Important part time holiday case – review your practices

21st June 2018

Schools that calculate part time holiday for those working fluctuating hours on the basis of the 12.07 per cent multiplier will need to change their practices as a result of the case of Mrs L Brazel v The Harpur Trust.

Mrs Brazel was a peripatetic music teacher who worked part time, mostly during term time, at Bedford Girls’ School under a zero hours contract. She had a contractual right to 5.6 weeks’ holiday pay. The school calculated her holiday entitlement on the basis of 12.07 per cent of her total pay over the year.

She had to take her holiday during school closure periods and was paid her accrued holiday pay three times a year in April, August and December.

Mrs Brazel, who was represented by the Incorporated Society of Musicians (ISM), argued that paying 12.07 per cent of annualised hours was incorrect. She argued that the correct calculation should have been based on the average over the previous 12 weeks that she worked prior to the holiday being taken.

ACAS guidance states that the statutory holiday entitlement of 5.6 weeks equates to 12.07 per cent of hours worked over a year. This is what the school relied on in calculating Mrs Brazel’s holiday in the way that they did.

However, the ISM argued that under Regulation 16 of the Working Time Regulations and section 224 of the Employment Rights Act 1996, for those working irregular hours, the calculation should be pay averaged over the 12 weeks prior to holiday being taken.

The school argued that to pay Mrs Brazel based on the 12 week average would mean that she would get an unfair windfall. This is because the calculation would be based on the previous 12 weeks worked, rather than her work over the full year (where she would have periods of time where she would not be working at all).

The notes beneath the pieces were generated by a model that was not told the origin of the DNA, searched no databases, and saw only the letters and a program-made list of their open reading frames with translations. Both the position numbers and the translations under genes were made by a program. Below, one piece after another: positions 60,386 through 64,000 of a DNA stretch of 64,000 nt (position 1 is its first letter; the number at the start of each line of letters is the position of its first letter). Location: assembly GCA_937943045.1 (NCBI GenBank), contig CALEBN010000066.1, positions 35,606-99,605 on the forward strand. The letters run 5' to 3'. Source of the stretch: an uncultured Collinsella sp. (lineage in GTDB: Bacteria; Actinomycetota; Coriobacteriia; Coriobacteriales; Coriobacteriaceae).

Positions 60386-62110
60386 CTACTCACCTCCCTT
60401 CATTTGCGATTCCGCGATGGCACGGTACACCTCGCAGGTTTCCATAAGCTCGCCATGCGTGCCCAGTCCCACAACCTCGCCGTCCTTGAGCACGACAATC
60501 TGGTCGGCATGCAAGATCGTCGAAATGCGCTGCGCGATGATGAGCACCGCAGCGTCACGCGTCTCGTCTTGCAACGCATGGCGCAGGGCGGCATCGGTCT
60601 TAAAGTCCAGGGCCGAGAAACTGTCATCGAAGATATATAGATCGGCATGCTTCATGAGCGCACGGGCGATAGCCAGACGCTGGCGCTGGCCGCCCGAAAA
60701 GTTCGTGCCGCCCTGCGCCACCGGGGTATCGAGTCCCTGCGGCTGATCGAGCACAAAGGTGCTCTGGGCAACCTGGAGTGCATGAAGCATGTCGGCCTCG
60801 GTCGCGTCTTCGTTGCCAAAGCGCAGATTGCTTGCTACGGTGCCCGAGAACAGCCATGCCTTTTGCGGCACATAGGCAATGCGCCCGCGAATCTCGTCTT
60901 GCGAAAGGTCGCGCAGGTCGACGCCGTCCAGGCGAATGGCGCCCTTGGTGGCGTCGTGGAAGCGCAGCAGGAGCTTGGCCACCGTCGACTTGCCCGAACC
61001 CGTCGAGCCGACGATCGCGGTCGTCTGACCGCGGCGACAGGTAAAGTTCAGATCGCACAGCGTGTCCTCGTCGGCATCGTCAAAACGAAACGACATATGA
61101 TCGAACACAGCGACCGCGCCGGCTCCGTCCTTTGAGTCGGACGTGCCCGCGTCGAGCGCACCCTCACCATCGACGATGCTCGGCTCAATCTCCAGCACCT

Mrs Brazel initially lost this case at employment tribunal. The tribunal found that paying Mrs Brazel using the 12 week method would result in her receiving around 17.5 per cent of annualised hours as holiday pay, which would be more than a comparable full time employee.

Mrs Brazel appealed this decision. The Employment Appeal Tribunal (EAT) disagreed with the employment tribunal’s finding and decided that Mrs Brazel had been underpaid holiday pay. The reasoning behind this decision was that part time workers should not suffer detriment based on their part time worker status. The EAT did not see it as an issue that this would mean that comparably, part time workers would receive more than full time workers. The EAT decided that the calculation was actually straightforward – it should be based on an average of the 12 week period before the holiday was taken.

The EAT sent the case back to the original tribunal to do the calculation. In the judgment, the EAT acknowledged that although the amount of money that this case involved was low, it would have a significant impact on schools in particular. The EAT stated that any claims for failure to pay holiday pay should be treated as a deduction from wages claim.

What do we do now?

For schools that use the 12.07 per cent multiplier, this case will have a significant impact. This case now says effectively that this practice is unlawful. The current ISBA Visiting Music Teacher and Zero Hours Contracts are being updated and amended to reflect this decision.

There is a risk that this case may trigger a series of claims from employees and workers for back pay of holiday pay on the basis that they may have been underpaid. As mentioned above, Ms Brazel was supported in this case by the ISM, so this case is also likely to be publicised by music unions.

Schools should therefore take the following steps:

  1. Review the number of employees or workers who are paid holiday pay by this method.
  2. Calculate the likely cost of rectifying the underpayment.
  3. Decide on a strategy for dealing with this situation.
  4. Consider changing the method of calculating holiday pay going forward and the best way to achieve this.
  5. Review and update contracts with existing workers and employees who work fluctuating hours.

Holiday pay is a notoriously tricky area and one that has been considered on a regular basis by the courts. Schools would be advised to take advice on the best way to deal with this situation both from a legal and employee relations perspective.